East Coast Commuters Slop Through Snow Amid Dig-Out; Blizzard Death Toll Rises to 41 - NBC Chicago
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East Coast Commuters Slop Through Snow Amid Dig-Out; Blizzard Death Toll Rises to 41

At least 41 people died as a result of the storm; the deaths occurred in car accidents, from carbon monoxide poisoning, and from heart attacks while shoveling snow

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    NEWSLETTERS

    #PlowQueens: Queens Fumes Over Snowy, Uncleared Streets

    Queens was one of the hardest hit boroughs during the weekend's blizzard, with 30 inches of snow in some neighborhoods. But a lot of the white stuff still remains on the streets, and residents are fuming. Katherine Creag reports. (Published Monday, Jan. 25, 2016)

    East Coast residents clobbered by the weekend blizzard trudged into the workweek Monday amid slippery roads, spotty transit service and mounds of snow that buried cars and blocked sidewalks after some cities got an entire winter's snow in two days.

    The death toll from the storm that battered the East Coast rose to 41 on Monday. Deaths occurred in 13 states and were attributed largely to shoveling-related heart attacks, car accidents and carbon monoxide poisoning. In New Jersey, a carbon monoxide from a blocked tailpipe killed a woman and her 1-year-old son and left her 3-year-old daughter in critical condition. The children's father was steps away shoveling out the car, authorities said Sunday.

    Closed schools and shuttered government offices thwarted the start of the week for many. The storm dropped snow from the Gulf Coast to New England, with near-record snowfalls tallied from Washington, D.C. to New York City.

    Still, for many, Monday brought signs of normalcy.

    In Brooklyn, only one teacher at the Bedford-Stuyvesant New Beginnings Charter School called out, despite more than two feet of snow across New York City.

    "A lot of teachers are taking the train instead of driving," said Wanda Morales, director of operations at the school, standing outside while maintenance workers spread salt and parents dropped off their children.

    In Arlington, Virginia, just across the Potomac River from Washington, shops were open, and main roadways were mostly cleared, dotted with large piles of snow. Matthew Mason, 29, was riding the train into Washington to go to his job at a hotel. The part-time law student said he figured he should be there, though things would likely be a little slower.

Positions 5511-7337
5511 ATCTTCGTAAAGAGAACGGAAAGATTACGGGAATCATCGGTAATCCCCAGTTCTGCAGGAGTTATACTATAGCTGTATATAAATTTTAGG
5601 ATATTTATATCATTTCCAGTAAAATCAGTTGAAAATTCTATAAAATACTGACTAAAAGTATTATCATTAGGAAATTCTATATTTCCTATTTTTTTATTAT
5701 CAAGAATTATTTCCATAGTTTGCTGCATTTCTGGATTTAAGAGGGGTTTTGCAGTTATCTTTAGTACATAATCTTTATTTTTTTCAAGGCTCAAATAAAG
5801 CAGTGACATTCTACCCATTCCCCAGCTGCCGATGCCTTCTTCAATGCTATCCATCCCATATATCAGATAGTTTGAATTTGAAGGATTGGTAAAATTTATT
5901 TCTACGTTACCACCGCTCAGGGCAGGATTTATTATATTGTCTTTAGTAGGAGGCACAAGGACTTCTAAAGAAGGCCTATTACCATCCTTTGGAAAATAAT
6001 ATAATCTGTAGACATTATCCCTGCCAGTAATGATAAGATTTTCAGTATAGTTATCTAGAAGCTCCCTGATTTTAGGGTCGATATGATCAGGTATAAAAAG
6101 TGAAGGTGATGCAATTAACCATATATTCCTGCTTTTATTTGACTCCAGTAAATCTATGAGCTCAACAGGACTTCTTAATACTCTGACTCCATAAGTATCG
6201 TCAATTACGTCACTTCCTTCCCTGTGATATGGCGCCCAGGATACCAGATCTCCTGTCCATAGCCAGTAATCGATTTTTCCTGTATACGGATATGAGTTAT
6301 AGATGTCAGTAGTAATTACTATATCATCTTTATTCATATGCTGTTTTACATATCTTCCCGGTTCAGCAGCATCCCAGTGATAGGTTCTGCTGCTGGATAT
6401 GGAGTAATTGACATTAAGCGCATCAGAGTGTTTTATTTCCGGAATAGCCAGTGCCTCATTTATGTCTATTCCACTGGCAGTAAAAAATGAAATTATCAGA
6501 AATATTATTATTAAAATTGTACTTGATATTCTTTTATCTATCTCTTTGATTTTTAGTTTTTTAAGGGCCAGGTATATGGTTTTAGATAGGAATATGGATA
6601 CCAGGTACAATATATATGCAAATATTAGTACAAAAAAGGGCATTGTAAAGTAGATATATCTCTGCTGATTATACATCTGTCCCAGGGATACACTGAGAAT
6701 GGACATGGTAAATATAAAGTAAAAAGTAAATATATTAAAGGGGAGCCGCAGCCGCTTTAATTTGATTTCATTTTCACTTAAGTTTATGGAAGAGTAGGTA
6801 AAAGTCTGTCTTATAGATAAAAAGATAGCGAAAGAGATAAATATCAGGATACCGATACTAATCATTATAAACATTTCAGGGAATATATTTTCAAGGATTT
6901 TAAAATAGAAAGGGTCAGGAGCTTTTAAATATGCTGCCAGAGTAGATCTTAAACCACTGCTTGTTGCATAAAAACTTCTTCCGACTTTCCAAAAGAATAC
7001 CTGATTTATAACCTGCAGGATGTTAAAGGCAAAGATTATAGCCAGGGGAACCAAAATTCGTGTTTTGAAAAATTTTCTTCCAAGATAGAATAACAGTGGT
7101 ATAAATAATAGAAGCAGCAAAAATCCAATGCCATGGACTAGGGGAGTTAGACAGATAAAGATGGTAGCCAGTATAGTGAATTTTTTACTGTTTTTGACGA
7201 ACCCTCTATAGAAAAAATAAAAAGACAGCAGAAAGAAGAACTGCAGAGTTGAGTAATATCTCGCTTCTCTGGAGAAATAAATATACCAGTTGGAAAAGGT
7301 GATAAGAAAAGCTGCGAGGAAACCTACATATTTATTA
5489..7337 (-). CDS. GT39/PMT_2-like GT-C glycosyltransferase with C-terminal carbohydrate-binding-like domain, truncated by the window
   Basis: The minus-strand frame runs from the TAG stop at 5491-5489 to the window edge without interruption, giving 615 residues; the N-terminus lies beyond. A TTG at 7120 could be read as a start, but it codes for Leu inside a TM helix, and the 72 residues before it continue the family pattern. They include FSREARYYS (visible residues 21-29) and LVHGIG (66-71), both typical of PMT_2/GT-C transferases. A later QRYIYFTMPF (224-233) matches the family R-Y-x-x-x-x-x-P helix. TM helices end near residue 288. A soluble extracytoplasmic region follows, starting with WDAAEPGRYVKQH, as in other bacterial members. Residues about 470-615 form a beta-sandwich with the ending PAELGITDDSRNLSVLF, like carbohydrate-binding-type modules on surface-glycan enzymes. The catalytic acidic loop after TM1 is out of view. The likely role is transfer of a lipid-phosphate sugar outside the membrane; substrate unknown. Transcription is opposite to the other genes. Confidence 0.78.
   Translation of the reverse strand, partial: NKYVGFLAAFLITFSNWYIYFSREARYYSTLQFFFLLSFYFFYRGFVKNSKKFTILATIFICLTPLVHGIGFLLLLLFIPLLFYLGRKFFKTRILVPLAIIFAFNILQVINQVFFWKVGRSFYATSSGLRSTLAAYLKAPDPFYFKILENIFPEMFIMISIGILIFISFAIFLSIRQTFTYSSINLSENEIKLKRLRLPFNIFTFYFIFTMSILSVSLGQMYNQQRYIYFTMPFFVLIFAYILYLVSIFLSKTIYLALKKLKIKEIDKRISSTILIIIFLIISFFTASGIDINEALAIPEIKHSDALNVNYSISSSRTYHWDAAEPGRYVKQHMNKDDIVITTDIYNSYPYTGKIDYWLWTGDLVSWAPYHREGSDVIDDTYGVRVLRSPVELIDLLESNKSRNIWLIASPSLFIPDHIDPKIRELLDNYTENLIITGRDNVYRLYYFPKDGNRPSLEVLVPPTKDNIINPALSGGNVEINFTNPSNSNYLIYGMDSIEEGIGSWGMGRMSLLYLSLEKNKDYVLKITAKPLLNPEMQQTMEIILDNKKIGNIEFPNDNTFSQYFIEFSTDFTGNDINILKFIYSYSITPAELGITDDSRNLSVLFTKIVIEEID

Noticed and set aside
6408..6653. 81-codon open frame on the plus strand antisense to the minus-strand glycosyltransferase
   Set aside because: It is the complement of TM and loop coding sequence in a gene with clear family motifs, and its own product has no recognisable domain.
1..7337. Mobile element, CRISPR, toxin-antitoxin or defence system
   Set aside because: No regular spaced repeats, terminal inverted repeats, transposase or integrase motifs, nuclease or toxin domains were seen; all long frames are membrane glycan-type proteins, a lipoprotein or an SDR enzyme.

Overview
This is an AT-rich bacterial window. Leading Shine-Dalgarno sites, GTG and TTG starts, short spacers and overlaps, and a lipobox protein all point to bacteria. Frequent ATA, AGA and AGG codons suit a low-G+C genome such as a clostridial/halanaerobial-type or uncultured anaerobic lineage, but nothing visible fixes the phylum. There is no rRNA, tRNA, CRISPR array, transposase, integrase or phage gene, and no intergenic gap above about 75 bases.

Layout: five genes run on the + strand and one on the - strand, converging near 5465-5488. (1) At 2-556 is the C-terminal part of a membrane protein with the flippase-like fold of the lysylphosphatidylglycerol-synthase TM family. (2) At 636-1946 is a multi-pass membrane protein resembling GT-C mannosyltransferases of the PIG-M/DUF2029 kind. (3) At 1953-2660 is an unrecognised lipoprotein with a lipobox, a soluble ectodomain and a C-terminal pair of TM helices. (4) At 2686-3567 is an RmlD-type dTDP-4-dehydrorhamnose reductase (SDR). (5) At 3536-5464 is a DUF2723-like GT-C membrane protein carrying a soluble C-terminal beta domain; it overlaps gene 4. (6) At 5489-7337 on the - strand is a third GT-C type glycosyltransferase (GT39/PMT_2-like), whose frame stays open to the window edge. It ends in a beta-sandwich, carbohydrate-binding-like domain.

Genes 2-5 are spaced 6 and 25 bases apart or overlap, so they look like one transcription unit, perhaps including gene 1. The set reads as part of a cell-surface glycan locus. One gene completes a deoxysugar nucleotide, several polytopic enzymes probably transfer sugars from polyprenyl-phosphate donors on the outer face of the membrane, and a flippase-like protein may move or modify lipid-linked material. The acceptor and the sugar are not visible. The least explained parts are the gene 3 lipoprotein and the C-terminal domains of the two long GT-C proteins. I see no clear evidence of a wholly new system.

"I've sat in my house too much already," he said.

    Dave Lenowitz was perched on a snowbank in Philadelphia near what's normally the stop for the bus that takes him to his job as the director of a nonprofit.

    "Normally I bicycle, but it's a little too slippery," he said. "There's not enough snow, otherwise I'd ski. It's only seven miles."

    Flying remained particularly messy after airlines canceled nearly 12,000 weekend flights and hundreds more Monday. Airports resumed limited service in New York City, Baltimore, and Philadelphia. In the Washington area, Reagan National Airport saw its first flights Monday, and Dulles International Airport expected to resume flights late in the day. But delays reverberated around the country.

    U.S. Sen. Dick Durbin was on a rescheduled pre-dawn flight from Springfield, Illinois, to Chicago while on the way to Washington on Monday morning. The Illinois Democrat said he's been through this before.

    "Most of us who spend part of our lives in Washington know to expect the worst when it comes to snow," he said. "I knew the forecast was enough to cause a problem."

    Tom Aloi, who works in construction management, was at Chicago O'Hare trying to get back to New York City after a business trip to Germany. His rescheduled fight to Newark Liberty was already delayed several hours.

    "Yes, we are frustrated. We are aggravated," Aloi said. "It's a ripple effect. It affects the whole world."